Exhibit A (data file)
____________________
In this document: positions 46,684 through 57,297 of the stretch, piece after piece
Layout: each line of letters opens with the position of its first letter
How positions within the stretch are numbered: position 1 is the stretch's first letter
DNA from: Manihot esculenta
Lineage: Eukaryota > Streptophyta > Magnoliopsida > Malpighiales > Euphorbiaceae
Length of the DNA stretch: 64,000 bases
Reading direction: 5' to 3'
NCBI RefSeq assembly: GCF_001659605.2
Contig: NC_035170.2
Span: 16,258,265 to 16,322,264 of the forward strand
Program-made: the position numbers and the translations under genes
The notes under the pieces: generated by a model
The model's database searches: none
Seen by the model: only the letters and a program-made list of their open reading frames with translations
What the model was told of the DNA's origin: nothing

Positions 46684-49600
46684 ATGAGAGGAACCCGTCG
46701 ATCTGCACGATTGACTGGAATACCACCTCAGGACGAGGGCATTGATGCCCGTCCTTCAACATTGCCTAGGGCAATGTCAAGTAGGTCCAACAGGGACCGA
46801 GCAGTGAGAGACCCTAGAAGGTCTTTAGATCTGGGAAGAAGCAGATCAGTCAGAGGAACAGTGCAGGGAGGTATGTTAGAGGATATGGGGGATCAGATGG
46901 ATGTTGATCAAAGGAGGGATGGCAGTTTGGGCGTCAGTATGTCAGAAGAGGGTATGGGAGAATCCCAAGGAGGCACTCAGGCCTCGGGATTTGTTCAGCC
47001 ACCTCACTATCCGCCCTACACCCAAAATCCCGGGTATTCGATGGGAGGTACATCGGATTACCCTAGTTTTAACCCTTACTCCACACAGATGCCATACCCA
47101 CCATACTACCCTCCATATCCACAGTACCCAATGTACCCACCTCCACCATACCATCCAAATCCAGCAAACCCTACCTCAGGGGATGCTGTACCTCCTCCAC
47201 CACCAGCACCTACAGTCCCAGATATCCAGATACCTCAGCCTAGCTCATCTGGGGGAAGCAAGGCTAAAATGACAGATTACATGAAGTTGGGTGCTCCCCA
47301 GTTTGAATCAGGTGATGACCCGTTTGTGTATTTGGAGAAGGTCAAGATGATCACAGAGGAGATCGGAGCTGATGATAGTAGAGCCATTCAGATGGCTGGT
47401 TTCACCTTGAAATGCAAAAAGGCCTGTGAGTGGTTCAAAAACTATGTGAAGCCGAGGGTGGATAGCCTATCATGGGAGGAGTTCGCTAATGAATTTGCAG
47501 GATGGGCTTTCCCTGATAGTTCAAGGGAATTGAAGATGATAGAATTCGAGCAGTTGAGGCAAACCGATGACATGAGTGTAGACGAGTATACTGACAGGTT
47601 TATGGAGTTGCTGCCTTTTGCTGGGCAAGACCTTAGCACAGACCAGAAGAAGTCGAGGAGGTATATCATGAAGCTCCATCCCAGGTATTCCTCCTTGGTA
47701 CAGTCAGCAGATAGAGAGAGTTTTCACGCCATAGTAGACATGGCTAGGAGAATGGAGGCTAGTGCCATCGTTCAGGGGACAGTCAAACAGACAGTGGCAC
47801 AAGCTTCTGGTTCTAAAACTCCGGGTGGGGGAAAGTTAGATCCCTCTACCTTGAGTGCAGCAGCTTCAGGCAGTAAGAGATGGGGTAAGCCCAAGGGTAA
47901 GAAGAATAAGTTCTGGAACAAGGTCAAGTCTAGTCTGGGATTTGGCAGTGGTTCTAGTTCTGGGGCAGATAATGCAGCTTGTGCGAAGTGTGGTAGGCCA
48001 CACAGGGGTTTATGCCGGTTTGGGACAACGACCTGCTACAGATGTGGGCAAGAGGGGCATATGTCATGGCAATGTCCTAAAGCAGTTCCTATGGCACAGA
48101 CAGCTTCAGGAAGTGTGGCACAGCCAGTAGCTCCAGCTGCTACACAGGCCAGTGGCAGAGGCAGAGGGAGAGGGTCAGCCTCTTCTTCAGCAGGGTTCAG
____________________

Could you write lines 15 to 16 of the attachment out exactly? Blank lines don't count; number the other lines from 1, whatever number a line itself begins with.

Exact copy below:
What the model was told of the DNA's origin: nothing

Positions 46684-49600